Some temporary workers who come to Canada may be able to do so without the requirements of an LMIA. While the LMIA is not required, a work permit is still needed. The most common examples of when an LMIA isn’t required is when the work is of Significant Benefit, Reciprocal Employment or that of a Charitable and Religious Worker. Because a work permit is still required, it’s advisable to get started as early as possible on the application to avoid any delays if the activities to be performed are time-sensitive.
The Significant Benefit stream is for those whose work is significant and notable, such as that of a professor or someone who has received national or international acclaim among other situations or entrepreneurs wishing to start a business of benefit to Canada, French-speaking skilled workers and others.
Canadian visa officers have a certain amount of flexibility in determining if issuing a work permit to a foreign worker is of a significant social or cultural benefit. The work must be important or notable and this determination would apply on the input of experts within the field – although the foreign worker’s past record is often seen as a good indication of achievement.
Significant social or cultural benefit can be determined a variety of ways including whether the foreign worker has judged the work of others in the field, has taken a leading role in an organization with a distinguished reputation, has significant full-time experience in the field, has received national or international awards or patents and other measures. This may include entrepreneurs or self-employed persons, intra-company transfers, dependents of foreign workers, French speaking skilled workers, academics and those nominated by a province or territory for permanent residence with a job offer.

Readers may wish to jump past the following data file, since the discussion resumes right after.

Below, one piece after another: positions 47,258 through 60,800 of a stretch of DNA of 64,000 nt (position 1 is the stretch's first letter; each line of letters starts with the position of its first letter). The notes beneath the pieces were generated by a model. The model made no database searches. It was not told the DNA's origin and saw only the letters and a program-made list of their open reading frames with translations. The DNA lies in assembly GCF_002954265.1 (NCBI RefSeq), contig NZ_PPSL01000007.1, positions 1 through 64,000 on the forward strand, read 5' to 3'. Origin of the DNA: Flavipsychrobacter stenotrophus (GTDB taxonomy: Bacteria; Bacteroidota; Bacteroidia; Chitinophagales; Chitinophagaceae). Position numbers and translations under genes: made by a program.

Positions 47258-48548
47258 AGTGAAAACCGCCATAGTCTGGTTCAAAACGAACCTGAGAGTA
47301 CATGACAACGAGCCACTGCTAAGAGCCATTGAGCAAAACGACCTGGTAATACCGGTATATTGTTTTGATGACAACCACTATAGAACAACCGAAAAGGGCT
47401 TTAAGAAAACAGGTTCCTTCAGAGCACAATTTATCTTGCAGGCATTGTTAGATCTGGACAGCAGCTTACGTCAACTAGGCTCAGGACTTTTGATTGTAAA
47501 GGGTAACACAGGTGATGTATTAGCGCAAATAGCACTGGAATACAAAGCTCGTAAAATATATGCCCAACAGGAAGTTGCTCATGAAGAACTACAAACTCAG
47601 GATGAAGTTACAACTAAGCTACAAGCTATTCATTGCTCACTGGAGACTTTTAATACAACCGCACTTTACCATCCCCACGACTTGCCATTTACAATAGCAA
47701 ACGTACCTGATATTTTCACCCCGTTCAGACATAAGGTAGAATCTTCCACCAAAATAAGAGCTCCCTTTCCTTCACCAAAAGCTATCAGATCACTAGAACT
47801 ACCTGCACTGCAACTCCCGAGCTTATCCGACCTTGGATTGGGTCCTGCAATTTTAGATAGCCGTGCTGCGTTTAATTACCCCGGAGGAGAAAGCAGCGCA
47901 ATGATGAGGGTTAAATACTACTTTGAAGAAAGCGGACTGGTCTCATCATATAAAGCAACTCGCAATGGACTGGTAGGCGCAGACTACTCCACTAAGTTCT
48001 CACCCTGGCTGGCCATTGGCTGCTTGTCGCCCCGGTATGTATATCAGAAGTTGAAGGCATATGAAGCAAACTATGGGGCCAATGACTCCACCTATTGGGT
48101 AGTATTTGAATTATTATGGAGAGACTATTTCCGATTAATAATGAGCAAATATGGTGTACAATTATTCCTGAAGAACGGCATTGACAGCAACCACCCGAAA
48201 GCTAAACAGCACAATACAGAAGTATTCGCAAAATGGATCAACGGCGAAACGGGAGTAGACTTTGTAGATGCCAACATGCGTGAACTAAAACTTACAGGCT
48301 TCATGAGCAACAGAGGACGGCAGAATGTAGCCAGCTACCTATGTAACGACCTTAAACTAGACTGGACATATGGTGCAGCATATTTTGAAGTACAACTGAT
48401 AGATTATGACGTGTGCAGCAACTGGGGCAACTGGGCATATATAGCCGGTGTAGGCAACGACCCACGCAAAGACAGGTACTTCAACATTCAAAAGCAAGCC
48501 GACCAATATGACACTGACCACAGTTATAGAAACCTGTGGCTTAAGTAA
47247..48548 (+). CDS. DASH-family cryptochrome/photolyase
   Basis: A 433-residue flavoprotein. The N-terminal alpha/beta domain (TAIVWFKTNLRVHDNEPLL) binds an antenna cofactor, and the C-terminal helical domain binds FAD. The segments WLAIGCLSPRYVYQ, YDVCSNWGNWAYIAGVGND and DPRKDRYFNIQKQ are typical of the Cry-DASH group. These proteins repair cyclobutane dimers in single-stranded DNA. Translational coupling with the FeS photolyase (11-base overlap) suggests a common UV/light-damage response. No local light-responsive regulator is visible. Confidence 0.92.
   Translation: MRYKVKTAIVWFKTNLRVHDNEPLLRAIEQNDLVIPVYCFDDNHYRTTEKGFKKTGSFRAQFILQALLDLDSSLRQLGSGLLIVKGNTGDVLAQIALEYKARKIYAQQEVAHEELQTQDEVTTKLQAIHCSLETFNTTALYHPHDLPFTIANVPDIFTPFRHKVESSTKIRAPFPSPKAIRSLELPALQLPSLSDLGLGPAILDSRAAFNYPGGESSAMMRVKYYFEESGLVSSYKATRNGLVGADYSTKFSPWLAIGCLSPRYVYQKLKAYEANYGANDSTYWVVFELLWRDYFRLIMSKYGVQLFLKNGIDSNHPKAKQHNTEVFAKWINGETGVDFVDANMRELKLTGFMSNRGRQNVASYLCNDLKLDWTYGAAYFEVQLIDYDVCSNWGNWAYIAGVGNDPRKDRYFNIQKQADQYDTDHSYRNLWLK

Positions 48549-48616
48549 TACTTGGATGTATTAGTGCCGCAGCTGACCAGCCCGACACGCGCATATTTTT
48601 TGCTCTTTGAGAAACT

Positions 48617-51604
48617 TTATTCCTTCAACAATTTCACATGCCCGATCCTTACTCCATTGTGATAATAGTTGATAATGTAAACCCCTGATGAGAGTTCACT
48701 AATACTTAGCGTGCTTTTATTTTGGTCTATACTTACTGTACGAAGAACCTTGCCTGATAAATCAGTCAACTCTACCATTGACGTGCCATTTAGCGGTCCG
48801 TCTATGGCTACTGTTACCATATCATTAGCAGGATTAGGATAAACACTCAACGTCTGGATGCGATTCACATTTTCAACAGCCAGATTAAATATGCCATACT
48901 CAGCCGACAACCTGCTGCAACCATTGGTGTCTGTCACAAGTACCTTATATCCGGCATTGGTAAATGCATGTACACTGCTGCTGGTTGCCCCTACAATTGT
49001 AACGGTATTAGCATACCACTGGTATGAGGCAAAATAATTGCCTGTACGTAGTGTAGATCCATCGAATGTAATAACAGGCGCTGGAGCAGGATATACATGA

The Reciprocal Employment stream is when the foreign worker takes up employment in Canada while a Canadian has a similar work opportunity abroad. This may be part of an international agreement that shows the admission of foreign workers is of significant benefit due to an international trade (or other) agreement, or maybe part of an international exchange program such as student, co-op programs, young professional programs and teacher exchanges.
The Charitable and Religious Worker stream is when the worker is not a volunteer, but is someone who provides beneficial charity work to the community. This is in the case of relief of poverty, advancement of education or other purposes that bring benefit to Canadian communities.
As temporary workers, these individuals do not require an LMIA and if the organization is registered with the Canada Revenue Agency as a charity it will make proving the case of a charitable worker easier.
Keep in mind that a charitable worker requires work permit where a volunteer (who is not paid and therefore doesn’t enter the labour market) does not. Charitable workers are paid for their work.
For religious workers, the foreign national must show their primary role is to provide certain religious instruction or promote the religion.
If you think you might be able to work without an LMIA, contact us and we can help.